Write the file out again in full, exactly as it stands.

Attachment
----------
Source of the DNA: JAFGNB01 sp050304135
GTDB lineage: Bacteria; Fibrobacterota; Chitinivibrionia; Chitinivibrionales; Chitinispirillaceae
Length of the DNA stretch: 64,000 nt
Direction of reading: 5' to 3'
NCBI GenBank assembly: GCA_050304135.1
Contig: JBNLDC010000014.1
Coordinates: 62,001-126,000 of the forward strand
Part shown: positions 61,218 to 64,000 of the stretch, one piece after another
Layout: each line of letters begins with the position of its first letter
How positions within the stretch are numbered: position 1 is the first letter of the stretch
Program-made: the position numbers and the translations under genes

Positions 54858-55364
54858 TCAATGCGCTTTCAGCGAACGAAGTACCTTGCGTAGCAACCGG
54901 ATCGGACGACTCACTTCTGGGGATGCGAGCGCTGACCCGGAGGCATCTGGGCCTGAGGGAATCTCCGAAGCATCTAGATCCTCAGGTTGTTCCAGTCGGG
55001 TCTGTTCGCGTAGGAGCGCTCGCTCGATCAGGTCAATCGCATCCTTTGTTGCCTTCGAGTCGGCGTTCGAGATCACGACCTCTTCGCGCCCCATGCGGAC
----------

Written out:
Source of the DNA: JAFGNB01 sp050304135
GTDB lineage: Bacteria; Fibrobacterota; Chitinivibrionia; Chitinivibrionales; Chitinispirillaceae
Length of the DNA stretch: 64,000 nt
Direction of reading: 5' to 3'
NCBI GenBank assembly: GCA_050304135.1
Contig: JBNLDC010000014.1
Coordinates: 62,001-126,000 of the forward strand
Part shown: positions 61,218 to 64,000 of the stretch, one piece after another
Layout: each line of letters begins with the position of its first letter
How positions within the stretch are numbered: position 1 is the first letter of the stretch
Program-made: the position numbers and the translations under genes

Positions 54858-55364
54858 TCAATGCGCTTTCAGCGAACGAAGTACCTTGCGTAGCAACCGG
54901 ATCGGACGACTCACTTCTGGGGATGCGAGCGCTGACCCGGAGGCATCTGGGCCTGAGGGAATCTCCGAAGCATCTAGATCCTCAGGTTGTTCCAGTCGGG
55001 TCTGTTCGCGTAGGAGCGCTCGCTCGATCAGGTCAATCGCATCCTTTGTTGCCTTCGAGTCGGCGTTCGAGATCACGACCTCTTCGCGCCCCATGCGGAC